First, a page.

"As somebody who has helped plan coup d’etat, not here, but other places, it takes a lot of work," ex-US national security adviser tells CNN while portraying former US president Trump as incompetent in toppling governments.
Both leaders assaulted smaller neighbouring countries as part of the historical dynamics that began with the end of the Cold War.
Iraq has paid out $52.4 billion to 1.5 million claimants and under the new UN resolution, Baghdad is no longer required to deposit a percentage of proceeds from export sales of petroleum products to victims' fund.
From Latin America to the Middle East, the US government has a history of turning its back on former allies like Panama’s Manuel Noriega who was toppled from power and jailed in America.
US-Iran geopolitical challenges and a dysfunctional Iraqi government mean the country is teetering on a precarious edge.
Moqtada al Sadr's party is the biggest winner in the Iraqi election, increasing the number of seats the Muslim cleric holds in parliament, according to initial results, officials, and a spokesperson for the Sadrist Movement.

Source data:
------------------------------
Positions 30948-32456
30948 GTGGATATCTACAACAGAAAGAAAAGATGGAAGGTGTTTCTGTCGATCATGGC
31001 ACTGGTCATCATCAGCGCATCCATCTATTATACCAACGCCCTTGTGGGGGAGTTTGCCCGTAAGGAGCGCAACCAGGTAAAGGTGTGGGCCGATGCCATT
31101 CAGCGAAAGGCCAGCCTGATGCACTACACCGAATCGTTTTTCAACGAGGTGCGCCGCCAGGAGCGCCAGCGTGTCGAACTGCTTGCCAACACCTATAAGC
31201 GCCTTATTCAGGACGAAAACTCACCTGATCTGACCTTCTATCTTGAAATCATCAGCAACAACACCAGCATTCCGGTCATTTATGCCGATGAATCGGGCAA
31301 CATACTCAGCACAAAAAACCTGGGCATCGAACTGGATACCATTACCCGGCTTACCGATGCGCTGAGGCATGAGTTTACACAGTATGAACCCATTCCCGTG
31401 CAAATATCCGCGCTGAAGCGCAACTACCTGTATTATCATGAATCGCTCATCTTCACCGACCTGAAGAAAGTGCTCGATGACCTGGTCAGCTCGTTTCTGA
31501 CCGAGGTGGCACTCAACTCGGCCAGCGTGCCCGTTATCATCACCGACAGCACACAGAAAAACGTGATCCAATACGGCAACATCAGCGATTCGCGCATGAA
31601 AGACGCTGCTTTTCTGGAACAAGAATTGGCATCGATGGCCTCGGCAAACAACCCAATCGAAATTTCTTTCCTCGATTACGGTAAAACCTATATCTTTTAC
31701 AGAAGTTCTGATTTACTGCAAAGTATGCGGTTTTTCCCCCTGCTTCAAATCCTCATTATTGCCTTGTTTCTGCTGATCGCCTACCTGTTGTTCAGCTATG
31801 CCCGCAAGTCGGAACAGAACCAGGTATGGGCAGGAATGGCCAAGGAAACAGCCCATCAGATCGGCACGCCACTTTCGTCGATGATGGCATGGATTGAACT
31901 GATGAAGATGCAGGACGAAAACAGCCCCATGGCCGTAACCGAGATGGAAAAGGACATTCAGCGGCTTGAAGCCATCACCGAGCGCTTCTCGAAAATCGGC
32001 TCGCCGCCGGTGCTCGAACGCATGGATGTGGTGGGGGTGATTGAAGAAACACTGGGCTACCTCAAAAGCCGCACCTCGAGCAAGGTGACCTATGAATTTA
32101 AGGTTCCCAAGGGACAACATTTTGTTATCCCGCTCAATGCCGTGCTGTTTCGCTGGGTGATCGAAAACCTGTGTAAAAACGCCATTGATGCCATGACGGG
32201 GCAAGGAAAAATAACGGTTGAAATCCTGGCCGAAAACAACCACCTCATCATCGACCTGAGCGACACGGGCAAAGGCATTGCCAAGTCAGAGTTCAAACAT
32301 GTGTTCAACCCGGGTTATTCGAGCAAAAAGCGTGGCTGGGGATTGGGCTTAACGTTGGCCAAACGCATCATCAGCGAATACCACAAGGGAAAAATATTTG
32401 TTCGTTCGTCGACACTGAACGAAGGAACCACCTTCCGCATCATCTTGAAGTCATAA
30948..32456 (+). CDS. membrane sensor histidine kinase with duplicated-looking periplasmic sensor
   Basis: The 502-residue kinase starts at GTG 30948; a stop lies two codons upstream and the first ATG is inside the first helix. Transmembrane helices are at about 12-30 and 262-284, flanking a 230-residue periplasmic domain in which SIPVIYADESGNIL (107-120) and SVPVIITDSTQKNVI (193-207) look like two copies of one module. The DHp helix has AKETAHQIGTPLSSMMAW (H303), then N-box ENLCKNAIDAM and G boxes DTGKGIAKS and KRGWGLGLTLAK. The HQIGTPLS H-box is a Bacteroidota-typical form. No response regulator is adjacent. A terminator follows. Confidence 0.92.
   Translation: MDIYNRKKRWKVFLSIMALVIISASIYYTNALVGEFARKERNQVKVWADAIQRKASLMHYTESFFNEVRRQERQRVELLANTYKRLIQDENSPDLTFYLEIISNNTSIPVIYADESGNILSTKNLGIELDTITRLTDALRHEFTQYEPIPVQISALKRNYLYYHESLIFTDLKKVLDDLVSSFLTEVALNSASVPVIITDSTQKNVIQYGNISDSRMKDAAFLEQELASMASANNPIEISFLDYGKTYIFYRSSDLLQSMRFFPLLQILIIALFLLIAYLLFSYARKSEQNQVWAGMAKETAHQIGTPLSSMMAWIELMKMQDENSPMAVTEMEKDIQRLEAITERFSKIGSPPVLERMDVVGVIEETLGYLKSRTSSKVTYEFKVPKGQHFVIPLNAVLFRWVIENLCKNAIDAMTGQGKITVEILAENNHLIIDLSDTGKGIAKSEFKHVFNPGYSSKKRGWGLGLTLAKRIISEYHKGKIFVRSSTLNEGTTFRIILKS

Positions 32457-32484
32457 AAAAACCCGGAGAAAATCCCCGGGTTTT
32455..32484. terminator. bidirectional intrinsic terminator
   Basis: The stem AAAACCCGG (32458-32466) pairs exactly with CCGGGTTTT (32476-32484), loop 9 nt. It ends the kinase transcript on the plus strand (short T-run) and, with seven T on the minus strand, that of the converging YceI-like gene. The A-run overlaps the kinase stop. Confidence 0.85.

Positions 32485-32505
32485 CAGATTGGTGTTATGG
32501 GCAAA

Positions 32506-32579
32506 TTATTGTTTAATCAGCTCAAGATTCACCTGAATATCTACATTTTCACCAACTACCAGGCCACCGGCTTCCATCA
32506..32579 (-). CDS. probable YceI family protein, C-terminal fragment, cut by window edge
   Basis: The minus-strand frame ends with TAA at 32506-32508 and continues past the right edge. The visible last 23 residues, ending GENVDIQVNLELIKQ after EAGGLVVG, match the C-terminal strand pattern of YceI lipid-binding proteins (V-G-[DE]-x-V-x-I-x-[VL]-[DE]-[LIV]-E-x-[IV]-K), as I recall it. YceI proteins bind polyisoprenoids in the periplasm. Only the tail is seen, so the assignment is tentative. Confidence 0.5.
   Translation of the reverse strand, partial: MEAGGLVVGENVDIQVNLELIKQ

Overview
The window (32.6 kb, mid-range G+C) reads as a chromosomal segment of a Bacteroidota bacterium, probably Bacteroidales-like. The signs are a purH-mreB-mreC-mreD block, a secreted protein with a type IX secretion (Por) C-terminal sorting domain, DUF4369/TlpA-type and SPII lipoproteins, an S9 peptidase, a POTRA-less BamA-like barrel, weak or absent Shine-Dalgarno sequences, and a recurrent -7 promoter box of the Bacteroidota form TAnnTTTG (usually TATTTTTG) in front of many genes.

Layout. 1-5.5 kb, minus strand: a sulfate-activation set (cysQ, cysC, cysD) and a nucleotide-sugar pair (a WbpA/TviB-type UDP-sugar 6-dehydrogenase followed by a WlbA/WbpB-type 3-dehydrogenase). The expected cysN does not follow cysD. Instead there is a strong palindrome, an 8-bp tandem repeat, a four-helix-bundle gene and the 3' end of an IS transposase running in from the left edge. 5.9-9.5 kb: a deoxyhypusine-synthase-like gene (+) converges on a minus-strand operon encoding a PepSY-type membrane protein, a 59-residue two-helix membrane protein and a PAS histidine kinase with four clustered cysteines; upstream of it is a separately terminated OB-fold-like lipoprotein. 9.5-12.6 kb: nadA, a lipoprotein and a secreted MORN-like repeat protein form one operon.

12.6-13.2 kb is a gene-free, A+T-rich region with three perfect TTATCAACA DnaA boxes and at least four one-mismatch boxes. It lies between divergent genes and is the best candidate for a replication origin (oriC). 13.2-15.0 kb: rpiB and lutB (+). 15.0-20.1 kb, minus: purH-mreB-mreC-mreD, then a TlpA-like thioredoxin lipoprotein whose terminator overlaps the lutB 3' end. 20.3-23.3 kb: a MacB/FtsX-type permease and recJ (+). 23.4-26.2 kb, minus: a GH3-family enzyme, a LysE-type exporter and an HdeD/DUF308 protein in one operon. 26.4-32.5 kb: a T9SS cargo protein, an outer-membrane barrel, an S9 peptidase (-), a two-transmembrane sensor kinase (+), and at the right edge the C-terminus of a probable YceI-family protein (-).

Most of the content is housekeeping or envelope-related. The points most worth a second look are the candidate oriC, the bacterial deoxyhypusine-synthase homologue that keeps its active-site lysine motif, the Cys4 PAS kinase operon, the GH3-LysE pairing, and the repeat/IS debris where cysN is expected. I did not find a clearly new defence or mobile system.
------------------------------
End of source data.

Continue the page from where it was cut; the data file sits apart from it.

The country’s militias and politicians only care about lining their own pockets rather than dealing with the concerns of the people.
Israel’s bombing of an Iraqi nuclear site forty years ago didn’t end Saddam’s program — it accelerated it. This pattern is repeating with Iran today.
An entire generation of Iraqis have been robbed of their childhoods and those responsible for the devastation will never face accountability.
It is an unprecedented power spread, but Washington has established military bases and deployed troops across all seven continents.
The strikes can be seen as a positive step, but at the same time they expose the fact that the US cannot strike back at Iran inside Iraq.
From Baghdad to Basra, Kirkuk to Babylon, Iraqis agree that the incursion "marked the beginning of the end."
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